Improved sensory input may benefit cataract patients.

A recent study, published in JAMA Internal Medicine, indicated that cataract surgery was associated with a nearly 30% lower risk of dementia in older adults. In the study of 3,000 cataract patients, cataract extraction was linked with significantly reduced risk of dementia compared with individuals who had not undergone the surgery, according to Cecilia S. Lee, MD, MS, an ophthalmologist and associate professor at the University of Washington in Seattle and a study co-author. The decreased risk remained for at least a decade after surgery, the study indicated.

“Sensory loss, such as vision loss due to untreated cataract, is of interest to the research community as a potentially modifiable risk factor for dementia,” Lee said. “Cataract disease affects many older adults, and cataract surgery is a widely available intervention. To date, there are very few known measures, other than certain lifestyle factors such as diet and exercise, that are thought to be preventive against dementia.”

Researchers followed 3,038 individuals diagnosed with cataract or glaucoma in the Adult Changes in Thought (ACT) cohort, a Seattle-based study at Kaiser Permanente Washington. At enrollment participants were dementia-free and had not had cataract surgery. The mean age of the participants was 74.4, with 59% women and 91% white. Researchers collected data from 1994 through September 2018.

Researchers evaluated participants in the ACT cohort every two years with the Cognitive Abilities Screening Instrument (CASI). CASI scores range from 0 to 100; participants with scores under 85 underwent further diagnostic testing. About 45% of participants (1,382) underwent cataract surgery over the course of the study. Overall, a total of 853 study participants developed dementia, with Alzheimer’s disease most prevalent (709). By contrast to cataract extraction, researchers found no lower dementia risk among people who had undergone glaucoma surgery.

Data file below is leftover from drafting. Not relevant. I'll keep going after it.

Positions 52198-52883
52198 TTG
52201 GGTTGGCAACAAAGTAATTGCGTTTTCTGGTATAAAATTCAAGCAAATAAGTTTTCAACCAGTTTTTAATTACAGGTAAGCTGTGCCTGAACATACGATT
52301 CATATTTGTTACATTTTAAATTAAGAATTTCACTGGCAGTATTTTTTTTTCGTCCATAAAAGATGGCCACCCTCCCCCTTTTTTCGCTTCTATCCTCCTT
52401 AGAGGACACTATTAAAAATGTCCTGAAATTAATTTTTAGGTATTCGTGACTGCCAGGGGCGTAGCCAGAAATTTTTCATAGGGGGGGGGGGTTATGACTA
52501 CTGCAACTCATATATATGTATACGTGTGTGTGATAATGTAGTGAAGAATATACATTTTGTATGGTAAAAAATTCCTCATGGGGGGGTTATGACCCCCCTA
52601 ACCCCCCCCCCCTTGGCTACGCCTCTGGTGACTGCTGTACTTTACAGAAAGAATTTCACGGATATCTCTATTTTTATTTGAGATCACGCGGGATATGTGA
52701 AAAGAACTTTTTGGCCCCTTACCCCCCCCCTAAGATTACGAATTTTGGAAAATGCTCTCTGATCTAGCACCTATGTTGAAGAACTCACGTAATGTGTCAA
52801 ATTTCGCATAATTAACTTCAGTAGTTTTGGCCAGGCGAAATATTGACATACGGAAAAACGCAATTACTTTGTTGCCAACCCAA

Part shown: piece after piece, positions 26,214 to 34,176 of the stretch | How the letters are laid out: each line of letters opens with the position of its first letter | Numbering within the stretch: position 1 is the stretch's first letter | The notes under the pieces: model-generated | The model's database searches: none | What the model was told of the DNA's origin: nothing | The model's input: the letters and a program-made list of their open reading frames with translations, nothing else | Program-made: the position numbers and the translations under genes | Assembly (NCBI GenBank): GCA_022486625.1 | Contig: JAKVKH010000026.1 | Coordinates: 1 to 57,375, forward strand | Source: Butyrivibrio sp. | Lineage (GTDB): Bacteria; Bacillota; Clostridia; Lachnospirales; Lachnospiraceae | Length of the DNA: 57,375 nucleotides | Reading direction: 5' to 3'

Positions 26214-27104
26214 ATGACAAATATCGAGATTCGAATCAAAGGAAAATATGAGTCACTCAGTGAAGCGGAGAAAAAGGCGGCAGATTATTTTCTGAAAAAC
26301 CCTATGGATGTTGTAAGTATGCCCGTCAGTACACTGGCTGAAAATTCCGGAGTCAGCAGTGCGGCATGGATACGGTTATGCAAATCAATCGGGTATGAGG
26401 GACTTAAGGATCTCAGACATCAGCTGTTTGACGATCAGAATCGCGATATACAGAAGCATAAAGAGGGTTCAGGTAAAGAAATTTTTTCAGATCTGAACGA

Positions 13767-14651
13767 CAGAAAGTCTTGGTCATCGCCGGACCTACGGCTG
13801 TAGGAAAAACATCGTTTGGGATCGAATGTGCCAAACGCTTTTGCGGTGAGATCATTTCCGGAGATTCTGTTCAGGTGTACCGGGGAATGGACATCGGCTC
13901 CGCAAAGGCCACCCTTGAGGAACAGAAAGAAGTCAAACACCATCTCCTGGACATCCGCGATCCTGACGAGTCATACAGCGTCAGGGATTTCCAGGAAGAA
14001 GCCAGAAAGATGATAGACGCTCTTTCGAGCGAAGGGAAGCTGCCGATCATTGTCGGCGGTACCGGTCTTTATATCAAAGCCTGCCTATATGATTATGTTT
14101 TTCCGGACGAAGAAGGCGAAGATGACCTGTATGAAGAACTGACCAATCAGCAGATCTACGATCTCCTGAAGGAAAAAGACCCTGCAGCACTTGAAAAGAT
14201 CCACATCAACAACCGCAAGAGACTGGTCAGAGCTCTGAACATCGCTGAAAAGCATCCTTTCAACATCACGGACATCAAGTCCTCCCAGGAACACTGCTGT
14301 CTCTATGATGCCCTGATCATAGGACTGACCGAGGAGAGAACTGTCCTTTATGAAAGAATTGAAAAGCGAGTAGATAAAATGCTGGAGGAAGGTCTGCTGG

The strongest link between cataract extraction and reduced dementia risk was found to occur during the first five years following cataract surgery compared with later years. Although several variables factored into risk calculation, including additional education, smoking history, gender and race, the only covariate more protective than cataract surgery was the absence of an APOE4 allele in participants.

“One possible mechanism by which cataract surgery could decrease the risk of dementia or Alzheimer’s disease is by enabling higher quality sensory input to the retina and therefore improving stimuli to the brain,” Lee said. “In addition, patients may be able to engage with the world more fully with improved vision, and this may have a protective effect against dementia development.”

“Another potential explanation for the association between cataract surgery and decreased dementia risk centers around how cataract affects the type and quality of light that reaches the retina,” Lee explained. Cataract causes the lens to develop a yellow tint that blocks blue light.

The retina’s intrinsically photosensitive retinal ganglion cells are “exquisitely sensitive to blue light stimuli and are known to regulate circadian cycles,” she said. “Degeneration and altered function of these cells has been shown to be associated with cognition and Alzheimer’s disease. Because cataract affects the overall quality of light that reaches the retina including the blue light, cataract surgery may enable the reactivation of those cells in a way that is protective against cognitive decline.”